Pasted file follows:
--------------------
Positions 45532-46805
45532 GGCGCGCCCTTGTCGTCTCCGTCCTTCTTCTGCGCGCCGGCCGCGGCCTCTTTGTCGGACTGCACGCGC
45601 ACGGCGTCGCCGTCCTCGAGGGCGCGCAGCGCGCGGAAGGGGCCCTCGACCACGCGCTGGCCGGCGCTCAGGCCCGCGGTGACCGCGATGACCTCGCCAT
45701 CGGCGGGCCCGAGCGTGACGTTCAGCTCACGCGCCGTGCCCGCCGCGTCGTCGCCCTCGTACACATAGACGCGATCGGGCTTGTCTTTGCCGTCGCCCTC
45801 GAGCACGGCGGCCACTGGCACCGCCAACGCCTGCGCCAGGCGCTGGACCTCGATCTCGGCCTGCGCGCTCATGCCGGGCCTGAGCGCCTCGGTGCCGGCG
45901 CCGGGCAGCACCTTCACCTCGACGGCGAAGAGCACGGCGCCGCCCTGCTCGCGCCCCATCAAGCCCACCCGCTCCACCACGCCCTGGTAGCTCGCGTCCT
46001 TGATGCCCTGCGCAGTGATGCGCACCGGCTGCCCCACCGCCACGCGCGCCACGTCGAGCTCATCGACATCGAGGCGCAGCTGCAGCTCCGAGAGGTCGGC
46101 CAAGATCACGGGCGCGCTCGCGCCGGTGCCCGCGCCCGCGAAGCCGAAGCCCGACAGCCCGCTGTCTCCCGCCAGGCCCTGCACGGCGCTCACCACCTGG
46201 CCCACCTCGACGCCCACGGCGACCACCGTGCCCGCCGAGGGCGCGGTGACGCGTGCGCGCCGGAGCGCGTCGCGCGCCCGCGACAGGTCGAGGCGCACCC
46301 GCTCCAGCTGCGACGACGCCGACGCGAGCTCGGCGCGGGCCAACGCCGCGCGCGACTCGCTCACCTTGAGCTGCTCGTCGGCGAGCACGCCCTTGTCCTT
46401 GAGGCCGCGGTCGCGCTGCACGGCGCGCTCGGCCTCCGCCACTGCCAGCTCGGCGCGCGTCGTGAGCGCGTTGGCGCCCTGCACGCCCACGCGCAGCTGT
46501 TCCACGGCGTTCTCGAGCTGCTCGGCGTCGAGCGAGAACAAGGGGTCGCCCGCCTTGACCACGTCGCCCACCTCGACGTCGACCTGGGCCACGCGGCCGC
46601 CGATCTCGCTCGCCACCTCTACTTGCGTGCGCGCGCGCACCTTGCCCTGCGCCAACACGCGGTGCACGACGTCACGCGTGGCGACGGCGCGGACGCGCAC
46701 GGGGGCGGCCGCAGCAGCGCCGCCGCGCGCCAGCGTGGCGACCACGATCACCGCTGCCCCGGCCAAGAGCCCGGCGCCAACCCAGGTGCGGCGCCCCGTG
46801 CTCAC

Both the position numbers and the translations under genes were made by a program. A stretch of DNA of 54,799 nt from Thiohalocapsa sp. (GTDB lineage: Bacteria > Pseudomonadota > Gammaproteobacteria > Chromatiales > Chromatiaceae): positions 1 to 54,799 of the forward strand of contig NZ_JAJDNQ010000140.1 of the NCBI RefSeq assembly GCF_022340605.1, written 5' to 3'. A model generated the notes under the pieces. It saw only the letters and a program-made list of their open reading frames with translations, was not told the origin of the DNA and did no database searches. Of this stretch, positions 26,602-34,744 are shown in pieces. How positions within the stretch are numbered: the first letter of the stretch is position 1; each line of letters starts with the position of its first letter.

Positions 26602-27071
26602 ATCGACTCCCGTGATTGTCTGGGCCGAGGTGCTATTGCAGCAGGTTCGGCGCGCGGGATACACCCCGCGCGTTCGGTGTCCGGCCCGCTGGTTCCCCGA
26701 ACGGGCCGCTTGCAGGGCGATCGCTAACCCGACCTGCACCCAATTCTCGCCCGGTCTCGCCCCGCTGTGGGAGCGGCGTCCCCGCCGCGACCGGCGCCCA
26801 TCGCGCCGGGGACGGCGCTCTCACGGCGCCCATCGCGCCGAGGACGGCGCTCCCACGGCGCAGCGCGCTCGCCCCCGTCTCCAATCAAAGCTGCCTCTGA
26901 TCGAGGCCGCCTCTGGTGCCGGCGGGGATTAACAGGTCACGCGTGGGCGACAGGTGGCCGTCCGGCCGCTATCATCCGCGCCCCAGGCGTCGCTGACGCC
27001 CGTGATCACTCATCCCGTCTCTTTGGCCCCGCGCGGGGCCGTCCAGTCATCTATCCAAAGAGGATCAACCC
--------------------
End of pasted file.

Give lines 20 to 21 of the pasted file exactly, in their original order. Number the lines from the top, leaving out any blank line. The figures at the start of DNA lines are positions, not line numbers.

26801 TCGCGCCGGGGACGGCGCTCTCACGGCGCCCATCGCGCCGAGGACGGCGCTCCCACGGCGCAGCGCGCTCGCCCCCGTCTCCAATCAAAGCTGCCTCTGA
26901 TCGAGGCCGCCTCTGGTGCCGGCGGGGATTAACAGGTCACGCGTGGGCGACAGGTGGCCGTCCGGCCGCTATCATCCGCGCCCCAGGCGTCGCTGACGCC